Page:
The House and Senate recently passed and Gov. Ed Rendell signed into law major revisions to the Pennsylvania Right-to-Know Law, also known as the open records act. This is the first extensive revision of the Commonwealth’s open records law in decades.
Recent history saw emails, text messaging and cell phones present challenges to open records issues. Identity theft and computer security are among new crimes that must be considered when discussing the level of public accessibility. What resulted was the difficult task of striking a balance between the right of the public and media to access open records and the right to privacy of individual information.
All government records will now be presumed open to the public under Act 3, with certain exceptions geared to protect personal privacy and maintain homeland security. Government agencies will now have to prove why a record should not be made public.
Some of the major reforms in the new law include:
A flip of the presumption that presumes all records are public, with exceptions such as information about Social Security numbers, criminal investigative materials, personal bank account information, medical and autopsy records and communications between a person and a member of the General Assembly.
An Office of Open Records will be created within the Department of Com-munity and Economic Development and will be dedicated to handling all open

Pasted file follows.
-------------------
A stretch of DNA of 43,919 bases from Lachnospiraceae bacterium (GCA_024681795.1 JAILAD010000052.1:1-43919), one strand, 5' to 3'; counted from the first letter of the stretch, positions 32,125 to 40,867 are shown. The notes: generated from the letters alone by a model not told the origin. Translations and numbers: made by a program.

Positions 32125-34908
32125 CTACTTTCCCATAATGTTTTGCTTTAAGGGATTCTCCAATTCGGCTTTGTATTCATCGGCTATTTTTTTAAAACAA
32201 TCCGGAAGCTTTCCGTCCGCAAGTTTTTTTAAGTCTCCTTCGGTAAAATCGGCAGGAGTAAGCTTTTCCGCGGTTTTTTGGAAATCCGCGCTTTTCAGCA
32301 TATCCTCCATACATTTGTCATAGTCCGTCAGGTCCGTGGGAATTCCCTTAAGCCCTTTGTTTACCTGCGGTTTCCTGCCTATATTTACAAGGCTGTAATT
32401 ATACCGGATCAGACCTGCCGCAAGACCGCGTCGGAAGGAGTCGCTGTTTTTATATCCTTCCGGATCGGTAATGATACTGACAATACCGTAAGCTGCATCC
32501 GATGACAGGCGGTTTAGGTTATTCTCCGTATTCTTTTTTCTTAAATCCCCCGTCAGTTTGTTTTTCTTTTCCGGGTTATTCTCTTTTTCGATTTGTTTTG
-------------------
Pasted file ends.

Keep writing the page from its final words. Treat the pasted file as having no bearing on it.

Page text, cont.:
Financial records of the state’s judiciary branch will be available.
A reduction from 10 days to five days in the time state government and legislative offices can take to respond to requests.
The law will be fully in effect by Jan. 1, 2009.
House Republicans faced some criticism for taking a few extra days to amend the open records bill sent to them by the Senate. It is obvious that this was time well spent when you consider the alternative of rushed and flawed legislation that threatened your personal security.
During final debate on the bill, Republicans fought for and won several key changes to prevent identity theft and strengthen the open records law as it relates to personal privacy of senior citizens and people with disabilities who use various social services, as well as domestic violence victim addresses and 911 recordings.
Before Act 3, we did not have a satisfactory level of openness and transparency that you deserve from your state government. I am very pleased with Pennsylvania’s new Right-To-Know Law and am proud to have supported this important legislation.
Rep. Dave Hickernell
Pennsylvania House of Representatives
House Republican Public Relations
FOR IMMEDIATE RELEASE
March 6, 2008